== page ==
This paper makes a philosophical argument for a concept of “negative identity” by means of a historical examination of Theodor Adorno’s philosophy. The paper asserts, first, that the concept of identity as we use it today always has a negative side to it; and secondly, that this ‘negativity’ was in fact part of the original articulation of the idea itself under the auspices of the Frankfurt School. A historical look at the concept of identity points to its nervousness: the concept took off in the late 1960s as an idea of individual self-making and liberation, and it now rivals the concept of “freedom” in describing the ideals of individual and even national autonomy. Identity has become synonymous with liberation, wholeness, expressive individualism; yet it does not take much reflection to realize the degree to which Identity remains shadowed by the incompleteness of modern emancipation: within identity there are deep traces of loss, weakness, the vulnerability of all to the power of domination. Often deeply charged with ressentiment, the concept of group and personal identity is easily entangled with ethnonationalist and colonial concepts of race, and it can take on projective and paranoid features defined by victim-blaming and negative ontologies. Looking at the initial articulation of the identity concept by the Frankfurt School in the 1940s, this paper argues that a concept of “negative identity” can be useful at once for analyzing the negativity of the identity concept and for recovering identity’s emancipatory power.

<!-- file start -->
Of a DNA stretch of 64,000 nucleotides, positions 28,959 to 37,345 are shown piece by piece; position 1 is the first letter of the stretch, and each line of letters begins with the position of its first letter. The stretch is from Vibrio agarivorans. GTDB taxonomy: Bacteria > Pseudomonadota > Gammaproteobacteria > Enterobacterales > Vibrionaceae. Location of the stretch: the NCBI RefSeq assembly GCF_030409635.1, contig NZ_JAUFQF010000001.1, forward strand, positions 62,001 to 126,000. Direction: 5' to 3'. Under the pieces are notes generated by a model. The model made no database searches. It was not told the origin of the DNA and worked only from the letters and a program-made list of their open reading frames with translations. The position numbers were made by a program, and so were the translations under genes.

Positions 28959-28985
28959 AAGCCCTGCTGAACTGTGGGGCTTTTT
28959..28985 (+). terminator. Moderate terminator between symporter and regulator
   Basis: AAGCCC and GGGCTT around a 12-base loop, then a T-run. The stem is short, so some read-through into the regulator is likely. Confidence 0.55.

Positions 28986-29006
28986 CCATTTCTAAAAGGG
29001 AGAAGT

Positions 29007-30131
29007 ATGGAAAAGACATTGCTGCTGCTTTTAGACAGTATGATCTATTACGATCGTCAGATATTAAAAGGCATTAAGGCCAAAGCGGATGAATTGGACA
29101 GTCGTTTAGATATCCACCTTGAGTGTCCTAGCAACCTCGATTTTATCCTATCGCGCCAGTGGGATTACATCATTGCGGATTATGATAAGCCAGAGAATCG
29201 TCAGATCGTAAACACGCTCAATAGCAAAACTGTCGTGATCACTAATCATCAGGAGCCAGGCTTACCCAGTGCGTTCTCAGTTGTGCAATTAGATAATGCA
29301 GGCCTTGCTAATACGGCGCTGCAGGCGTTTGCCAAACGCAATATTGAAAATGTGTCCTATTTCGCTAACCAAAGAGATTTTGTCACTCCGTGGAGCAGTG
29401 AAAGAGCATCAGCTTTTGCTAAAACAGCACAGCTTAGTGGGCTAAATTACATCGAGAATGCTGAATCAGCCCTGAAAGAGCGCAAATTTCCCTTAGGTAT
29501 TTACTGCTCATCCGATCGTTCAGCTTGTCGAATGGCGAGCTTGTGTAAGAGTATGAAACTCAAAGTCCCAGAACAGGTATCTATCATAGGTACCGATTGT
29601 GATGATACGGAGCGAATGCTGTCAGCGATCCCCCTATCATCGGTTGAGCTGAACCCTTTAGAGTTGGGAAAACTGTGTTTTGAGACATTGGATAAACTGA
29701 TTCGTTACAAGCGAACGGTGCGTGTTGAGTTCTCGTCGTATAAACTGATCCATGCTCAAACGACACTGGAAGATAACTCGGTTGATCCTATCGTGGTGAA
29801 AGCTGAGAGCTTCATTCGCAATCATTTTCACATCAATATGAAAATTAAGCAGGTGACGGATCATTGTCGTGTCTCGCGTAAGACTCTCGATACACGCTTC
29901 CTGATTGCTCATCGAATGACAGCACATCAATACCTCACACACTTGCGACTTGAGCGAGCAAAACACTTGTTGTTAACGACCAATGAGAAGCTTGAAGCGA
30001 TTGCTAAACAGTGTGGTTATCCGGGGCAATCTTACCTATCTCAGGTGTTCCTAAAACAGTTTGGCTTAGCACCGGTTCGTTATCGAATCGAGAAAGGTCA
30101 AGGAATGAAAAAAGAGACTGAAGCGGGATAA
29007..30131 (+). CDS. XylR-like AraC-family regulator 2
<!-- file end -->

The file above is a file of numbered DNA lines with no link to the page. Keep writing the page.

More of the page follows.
Identity Adorno, Theodor
Civic, Political, and Community Studies
Paper Presentation in a Themed Session
Associate Professor, Interdisciplinary Humanities and Communication, Arizona State University, United States
Eric Oberle is an Associate Professor of History at Arizona State University. He holds a Ph.D. in History and the Humanties from Stanford University. His book, Theodor Adorno and the Century of Negative Identity will be published on Stanford University Press in July of 2018.